A house under contract was gutted by a contractor who misread the address. "It was a huge mistake", he says.
As Fort Worth police were beginning the investigation, they got a phone call from a contractor who explained what happened, said Fort Worth Police Department Sgt. W.D. Paine.
The contractor told police that the man who owned a house at 2700 Forest Park Blvd. hired him to gut it, Paine said. When the contractor and crew arrived at the street, they saw what appeared to be an address on the curb, “2700 Forest Park Boulevard,” directly in front of a house.
The crew didn’t notice that the numbers on the house said 2736, not 2700.
“It was a huge misunderstanding,” Paine said.
The owner of 2700 Forest Park didn’t give the contractor any keys, and instructed him to just kick the door in to get inside, Paine said. The contractor did just that, and he and his crew removed almost everything inside over three days, during which they told neighbors they had been hired for the work.
Paine said police don’t intend to charge the contractor for the “big goof-up.”
“We can’t really file a criminal mischief charge because his intent wasn’t to deprive them of the property,” Paine said. “We’re leaving it up to the contractor and victim to settle it.”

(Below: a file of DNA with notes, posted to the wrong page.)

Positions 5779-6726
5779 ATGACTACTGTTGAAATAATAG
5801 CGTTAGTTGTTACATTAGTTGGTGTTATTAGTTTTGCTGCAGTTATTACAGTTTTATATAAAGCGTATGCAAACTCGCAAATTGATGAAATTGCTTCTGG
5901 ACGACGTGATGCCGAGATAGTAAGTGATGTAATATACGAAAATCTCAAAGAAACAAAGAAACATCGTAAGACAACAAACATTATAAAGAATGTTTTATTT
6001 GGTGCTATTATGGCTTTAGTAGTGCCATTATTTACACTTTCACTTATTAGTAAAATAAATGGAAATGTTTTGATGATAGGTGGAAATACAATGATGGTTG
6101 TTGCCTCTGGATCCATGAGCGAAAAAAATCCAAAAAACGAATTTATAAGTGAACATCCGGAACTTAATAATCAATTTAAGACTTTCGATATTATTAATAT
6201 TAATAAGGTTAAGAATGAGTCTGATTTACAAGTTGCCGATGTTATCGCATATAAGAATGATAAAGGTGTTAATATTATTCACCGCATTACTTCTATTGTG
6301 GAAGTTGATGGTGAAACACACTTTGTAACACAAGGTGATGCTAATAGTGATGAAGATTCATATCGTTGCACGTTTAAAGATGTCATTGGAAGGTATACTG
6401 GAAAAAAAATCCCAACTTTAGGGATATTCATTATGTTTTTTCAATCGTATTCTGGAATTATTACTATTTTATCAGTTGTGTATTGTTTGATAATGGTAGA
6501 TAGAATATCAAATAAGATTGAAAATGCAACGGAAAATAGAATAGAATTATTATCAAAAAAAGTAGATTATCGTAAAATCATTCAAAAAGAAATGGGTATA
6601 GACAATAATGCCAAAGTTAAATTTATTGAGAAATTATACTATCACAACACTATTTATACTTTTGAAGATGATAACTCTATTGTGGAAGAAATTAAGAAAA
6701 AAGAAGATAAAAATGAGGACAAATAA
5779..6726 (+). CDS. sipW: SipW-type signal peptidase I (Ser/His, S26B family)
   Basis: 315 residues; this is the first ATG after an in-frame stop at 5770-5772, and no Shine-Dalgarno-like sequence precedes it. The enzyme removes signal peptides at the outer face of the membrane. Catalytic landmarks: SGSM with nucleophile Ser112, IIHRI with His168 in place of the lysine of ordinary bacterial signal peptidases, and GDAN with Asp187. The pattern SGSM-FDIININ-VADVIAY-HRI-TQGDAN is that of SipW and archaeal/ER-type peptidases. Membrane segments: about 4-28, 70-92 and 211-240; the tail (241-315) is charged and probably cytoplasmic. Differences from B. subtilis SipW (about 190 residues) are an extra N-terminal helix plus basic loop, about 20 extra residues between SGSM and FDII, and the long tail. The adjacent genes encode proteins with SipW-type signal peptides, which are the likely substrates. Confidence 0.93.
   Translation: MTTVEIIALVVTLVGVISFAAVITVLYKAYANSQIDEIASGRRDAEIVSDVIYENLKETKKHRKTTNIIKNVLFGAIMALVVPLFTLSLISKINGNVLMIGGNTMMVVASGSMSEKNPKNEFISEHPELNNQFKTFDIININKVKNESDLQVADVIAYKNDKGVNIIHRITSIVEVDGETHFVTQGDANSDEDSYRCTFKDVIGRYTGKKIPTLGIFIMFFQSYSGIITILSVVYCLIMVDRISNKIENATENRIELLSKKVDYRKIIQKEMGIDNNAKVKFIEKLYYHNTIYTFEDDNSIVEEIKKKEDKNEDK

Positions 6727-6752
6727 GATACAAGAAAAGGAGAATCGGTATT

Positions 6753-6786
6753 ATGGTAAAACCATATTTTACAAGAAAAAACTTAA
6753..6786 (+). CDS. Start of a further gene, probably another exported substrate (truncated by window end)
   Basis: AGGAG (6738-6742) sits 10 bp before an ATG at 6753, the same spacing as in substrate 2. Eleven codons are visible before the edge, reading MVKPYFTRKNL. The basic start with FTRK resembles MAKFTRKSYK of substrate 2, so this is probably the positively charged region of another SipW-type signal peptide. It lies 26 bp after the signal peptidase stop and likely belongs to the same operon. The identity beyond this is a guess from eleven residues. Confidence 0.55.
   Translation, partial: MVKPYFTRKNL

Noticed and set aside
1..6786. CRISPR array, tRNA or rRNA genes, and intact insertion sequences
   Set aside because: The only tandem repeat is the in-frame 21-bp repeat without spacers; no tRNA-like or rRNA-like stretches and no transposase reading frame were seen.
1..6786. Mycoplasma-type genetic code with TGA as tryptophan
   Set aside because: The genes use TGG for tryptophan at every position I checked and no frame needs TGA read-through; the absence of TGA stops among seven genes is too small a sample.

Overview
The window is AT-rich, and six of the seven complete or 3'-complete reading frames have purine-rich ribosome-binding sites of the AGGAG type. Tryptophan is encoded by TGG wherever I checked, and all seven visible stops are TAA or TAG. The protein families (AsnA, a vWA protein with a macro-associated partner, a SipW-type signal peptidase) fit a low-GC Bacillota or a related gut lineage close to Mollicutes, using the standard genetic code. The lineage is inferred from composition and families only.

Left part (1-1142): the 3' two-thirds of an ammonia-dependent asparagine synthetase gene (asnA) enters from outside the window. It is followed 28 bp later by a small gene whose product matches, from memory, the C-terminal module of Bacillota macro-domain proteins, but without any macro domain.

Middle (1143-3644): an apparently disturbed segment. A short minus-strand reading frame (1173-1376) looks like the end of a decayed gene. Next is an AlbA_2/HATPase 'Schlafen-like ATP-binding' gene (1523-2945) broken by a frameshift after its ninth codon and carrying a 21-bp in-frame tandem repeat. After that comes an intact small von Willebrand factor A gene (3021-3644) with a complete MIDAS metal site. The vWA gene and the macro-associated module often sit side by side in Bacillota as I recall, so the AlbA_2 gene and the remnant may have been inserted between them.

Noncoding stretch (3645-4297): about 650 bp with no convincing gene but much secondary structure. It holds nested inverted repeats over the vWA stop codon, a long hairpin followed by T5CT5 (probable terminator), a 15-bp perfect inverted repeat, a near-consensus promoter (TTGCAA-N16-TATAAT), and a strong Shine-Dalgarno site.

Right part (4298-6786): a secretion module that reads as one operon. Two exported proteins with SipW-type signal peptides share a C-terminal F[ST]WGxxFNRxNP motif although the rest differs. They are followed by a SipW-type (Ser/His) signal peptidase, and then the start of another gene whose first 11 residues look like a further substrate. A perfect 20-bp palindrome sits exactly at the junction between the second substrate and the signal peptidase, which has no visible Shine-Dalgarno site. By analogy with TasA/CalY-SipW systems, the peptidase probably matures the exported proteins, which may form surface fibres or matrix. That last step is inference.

Back in, I think, 1968, the parents of my then-girlfriend were set to close on a house at 145 Riverside Avenue, but the day before sale, state and local police raided the place and destroyed much of the interior: the children of the seller had been selling massive amounts of drugs from the premises. Walls were sledgehammered, even a piano in the living room was smashed. Several of our crowd visited the premises to make sure the police hadn't missed anything dangerous, but alas, they'd been too efficient, and there was nothing left.
The sale eventually went through, and the house stayed standing util just a year or so ago, when it was replaced by new construction.
So, ya just never know.